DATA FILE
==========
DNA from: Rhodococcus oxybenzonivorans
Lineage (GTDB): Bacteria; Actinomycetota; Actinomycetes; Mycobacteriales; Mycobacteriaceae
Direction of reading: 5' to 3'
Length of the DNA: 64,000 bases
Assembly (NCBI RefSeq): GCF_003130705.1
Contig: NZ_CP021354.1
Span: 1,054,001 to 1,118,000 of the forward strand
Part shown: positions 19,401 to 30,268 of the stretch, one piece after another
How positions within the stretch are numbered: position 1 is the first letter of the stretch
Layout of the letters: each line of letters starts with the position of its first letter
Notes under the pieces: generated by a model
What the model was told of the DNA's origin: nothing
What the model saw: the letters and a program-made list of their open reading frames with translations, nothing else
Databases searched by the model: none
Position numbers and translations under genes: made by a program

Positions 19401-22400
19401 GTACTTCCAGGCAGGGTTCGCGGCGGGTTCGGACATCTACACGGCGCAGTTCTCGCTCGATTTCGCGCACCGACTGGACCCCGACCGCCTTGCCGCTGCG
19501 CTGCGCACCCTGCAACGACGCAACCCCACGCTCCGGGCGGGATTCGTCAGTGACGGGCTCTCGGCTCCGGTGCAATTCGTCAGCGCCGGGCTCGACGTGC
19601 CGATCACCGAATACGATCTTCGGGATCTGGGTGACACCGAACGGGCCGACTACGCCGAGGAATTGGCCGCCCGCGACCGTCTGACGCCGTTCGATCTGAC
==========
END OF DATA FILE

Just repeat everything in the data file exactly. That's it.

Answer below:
DNA from: Rhodococcus oxybenzonivorans
Lineage (GTDB): Bacteria; Actinomycetota; Actinomycetes; Mycobacteriales; Mycobacteriaceae
Direction of reading: 5' to 3'
Length of the DNA: 64,000 bases
Assembly (NCBI RefSeq): GCF_003130705.1
Contig: NZ_CP021354.1
Span: 1,054,001 to 1,118,000 of the forward strand
Part shown: positions 19,401 to 30,268 of the stretch, one piece after another
How positions within the stretch are numbered: position 1 is the first letter of the stretch
Layout of the letters: each line of letters starts with the position of its first letter
Notes under the pieces: generated by a model
What the model was told of the DNA's origin: nothing
What the model saw: the letters and a program-made list of their open reading frames with translations, nothing else
Databases searched by the model: none
Position numbers and translations under genes: made by a program

Positions 19401-22400
19401 GTACTTCCAGGCAGGGTTCGCGGCGGGTTCGGACATCTACACGGCGCAGTTCTCGCTCGATTTCGCGCACCGACTGGACCCCGACCGCCTTGCCGCTGCG
19501 CTGCGCACCCTGCAACGACGCAACCCCACGCTCCGGGCGGGATTCGTCAGTGACGGGCTCTCGGCTCCGGTGCAATTCGTCAGCGCCGGGCTCGACGTGC
19601 CGATCACCGAATACGATCTTCGGGATCTGGGTGACACCGAACGGGCCGACTACGCCGAGGAATTGGCCGCCCGCGACCGTCTGACGCCGTTCGATCTGAC